Pain is a subject which is very complex, and scientists are continuing to learn more about how pain exists and its effect on our nervous system. Pain is often described as being worse at night, and previous researchers have attempted to link increased night-time pain with sleep deprivation or disrupted sleep.
A recent study looked into the link between changing pain sensitivity and the human circadian rhythm. Circadian rhythms are biological processes which refine their activity to rise and fall at precise times of the day, driven by the body's internal clock. A cohort of male subjects were exposed to a pain stimulus throughout a 36-hour period in a very controlled environment. The research project observed that a short, painful heat stimulus was perceived to be most painful around 3am, and the least painful at approximately 3pm.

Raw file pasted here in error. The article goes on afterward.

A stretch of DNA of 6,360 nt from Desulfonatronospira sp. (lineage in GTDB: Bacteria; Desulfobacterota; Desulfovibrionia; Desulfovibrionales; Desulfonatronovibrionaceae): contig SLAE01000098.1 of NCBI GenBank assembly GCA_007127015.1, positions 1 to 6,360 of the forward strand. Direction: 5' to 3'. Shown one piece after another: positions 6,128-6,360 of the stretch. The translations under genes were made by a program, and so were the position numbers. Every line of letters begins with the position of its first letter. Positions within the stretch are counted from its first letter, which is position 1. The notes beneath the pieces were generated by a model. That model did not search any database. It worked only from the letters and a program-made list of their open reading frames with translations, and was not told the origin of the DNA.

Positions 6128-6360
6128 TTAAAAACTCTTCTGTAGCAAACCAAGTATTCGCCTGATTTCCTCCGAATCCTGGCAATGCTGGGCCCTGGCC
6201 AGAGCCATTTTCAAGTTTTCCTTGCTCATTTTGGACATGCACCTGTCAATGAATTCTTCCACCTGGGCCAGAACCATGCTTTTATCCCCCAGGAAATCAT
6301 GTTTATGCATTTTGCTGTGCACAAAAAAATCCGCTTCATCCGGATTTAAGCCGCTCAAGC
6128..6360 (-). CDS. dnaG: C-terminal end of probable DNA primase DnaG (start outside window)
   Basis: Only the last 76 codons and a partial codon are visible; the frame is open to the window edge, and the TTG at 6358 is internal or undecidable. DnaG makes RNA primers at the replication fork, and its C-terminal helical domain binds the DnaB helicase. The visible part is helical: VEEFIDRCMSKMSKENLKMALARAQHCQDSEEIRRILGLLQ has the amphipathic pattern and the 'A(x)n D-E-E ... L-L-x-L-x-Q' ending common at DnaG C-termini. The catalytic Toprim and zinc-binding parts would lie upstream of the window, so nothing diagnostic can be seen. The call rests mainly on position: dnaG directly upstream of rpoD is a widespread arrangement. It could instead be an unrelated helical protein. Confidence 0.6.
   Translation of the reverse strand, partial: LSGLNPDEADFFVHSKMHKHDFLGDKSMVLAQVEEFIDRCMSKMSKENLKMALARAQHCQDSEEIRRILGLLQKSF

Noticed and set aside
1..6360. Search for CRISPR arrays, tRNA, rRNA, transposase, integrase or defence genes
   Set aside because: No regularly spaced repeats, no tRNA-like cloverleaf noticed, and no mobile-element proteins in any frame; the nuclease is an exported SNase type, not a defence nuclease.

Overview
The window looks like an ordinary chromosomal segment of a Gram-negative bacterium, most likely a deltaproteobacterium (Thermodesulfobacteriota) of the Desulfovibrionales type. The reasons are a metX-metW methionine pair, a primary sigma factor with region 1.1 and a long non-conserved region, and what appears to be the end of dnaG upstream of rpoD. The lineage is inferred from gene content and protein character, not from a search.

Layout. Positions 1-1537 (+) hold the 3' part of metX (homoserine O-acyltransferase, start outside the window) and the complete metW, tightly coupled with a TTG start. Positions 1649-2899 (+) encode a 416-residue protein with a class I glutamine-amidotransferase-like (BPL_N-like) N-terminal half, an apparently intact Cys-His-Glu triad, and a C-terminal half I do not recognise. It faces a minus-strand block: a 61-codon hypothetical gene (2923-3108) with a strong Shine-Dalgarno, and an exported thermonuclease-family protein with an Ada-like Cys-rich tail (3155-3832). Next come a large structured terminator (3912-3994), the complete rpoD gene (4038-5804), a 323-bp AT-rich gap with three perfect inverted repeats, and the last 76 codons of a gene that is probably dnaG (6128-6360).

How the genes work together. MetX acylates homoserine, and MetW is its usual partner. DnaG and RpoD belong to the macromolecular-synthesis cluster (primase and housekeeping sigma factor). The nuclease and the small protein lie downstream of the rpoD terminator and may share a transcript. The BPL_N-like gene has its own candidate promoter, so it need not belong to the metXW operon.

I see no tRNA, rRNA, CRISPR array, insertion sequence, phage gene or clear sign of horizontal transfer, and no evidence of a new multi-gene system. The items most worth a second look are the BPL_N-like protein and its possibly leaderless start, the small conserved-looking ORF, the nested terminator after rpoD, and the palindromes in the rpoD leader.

Such research could offer insightful options in using personalised circadian medicine for pain management. It could also offer doctors a new approach to medicating patients and adjust their schedule according to their circadian rhythm.
Daguet, I., et al. (2022). Circadian rhythmicity of pain sensitivity in humans. Brain. 1093.